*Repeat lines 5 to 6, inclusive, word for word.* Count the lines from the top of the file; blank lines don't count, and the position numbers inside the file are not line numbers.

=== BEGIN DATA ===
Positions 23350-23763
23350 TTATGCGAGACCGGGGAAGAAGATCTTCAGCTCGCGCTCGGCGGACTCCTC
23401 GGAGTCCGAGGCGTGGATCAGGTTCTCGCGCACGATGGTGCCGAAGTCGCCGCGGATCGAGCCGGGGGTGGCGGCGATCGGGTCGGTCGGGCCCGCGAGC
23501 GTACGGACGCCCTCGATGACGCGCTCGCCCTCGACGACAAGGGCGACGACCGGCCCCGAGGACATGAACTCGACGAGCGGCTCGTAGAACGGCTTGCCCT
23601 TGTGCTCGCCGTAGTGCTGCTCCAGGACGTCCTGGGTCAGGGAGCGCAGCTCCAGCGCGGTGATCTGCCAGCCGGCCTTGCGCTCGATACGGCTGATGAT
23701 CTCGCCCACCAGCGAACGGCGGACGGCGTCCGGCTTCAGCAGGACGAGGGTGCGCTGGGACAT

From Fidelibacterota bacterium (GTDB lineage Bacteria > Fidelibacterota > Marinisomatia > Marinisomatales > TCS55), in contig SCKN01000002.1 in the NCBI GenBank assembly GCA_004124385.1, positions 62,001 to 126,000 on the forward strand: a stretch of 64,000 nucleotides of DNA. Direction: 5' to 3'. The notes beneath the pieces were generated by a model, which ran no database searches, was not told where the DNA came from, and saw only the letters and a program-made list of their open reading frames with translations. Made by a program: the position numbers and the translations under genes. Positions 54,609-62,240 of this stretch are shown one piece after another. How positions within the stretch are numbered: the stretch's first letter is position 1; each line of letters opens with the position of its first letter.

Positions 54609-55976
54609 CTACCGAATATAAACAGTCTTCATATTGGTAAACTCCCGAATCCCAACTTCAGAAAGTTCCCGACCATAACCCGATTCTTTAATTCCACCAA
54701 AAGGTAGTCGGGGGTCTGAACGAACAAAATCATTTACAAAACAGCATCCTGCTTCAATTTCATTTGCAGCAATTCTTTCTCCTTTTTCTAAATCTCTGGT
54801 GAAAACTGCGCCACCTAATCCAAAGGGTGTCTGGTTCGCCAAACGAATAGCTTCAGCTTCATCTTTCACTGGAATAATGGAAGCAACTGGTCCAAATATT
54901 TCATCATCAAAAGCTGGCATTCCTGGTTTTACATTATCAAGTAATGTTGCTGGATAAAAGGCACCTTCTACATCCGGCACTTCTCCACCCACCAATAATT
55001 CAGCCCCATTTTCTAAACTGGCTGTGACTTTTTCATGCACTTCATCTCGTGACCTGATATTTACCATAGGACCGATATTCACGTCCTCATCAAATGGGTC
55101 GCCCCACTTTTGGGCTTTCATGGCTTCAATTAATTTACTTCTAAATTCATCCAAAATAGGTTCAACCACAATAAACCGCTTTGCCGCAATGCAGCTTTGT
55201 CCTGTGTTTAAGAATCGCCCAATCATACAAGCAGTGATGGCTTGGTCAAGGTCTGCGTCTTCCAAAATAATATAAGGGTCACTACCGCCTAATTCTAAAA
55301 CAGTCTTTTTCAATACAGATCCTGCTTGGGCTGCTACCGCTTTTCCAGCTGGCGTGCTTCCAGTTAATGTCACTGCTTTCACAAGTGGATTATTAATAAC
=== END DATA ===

23601 TGTGCTCGCCGTAGTGCTGCTCCAGGACGTCCTGGGTCAGGGAGCGCAGCTCCAGCGCGGTGATCTGCCAGCCGGCCTTGCGCTCGATACGGCTGATGAT
23701 CTCGCCCACCAGCGAACGGCGGACGGCGTCCGGCTTCAGCAGGACGAGGGTGCGCTGGGACAT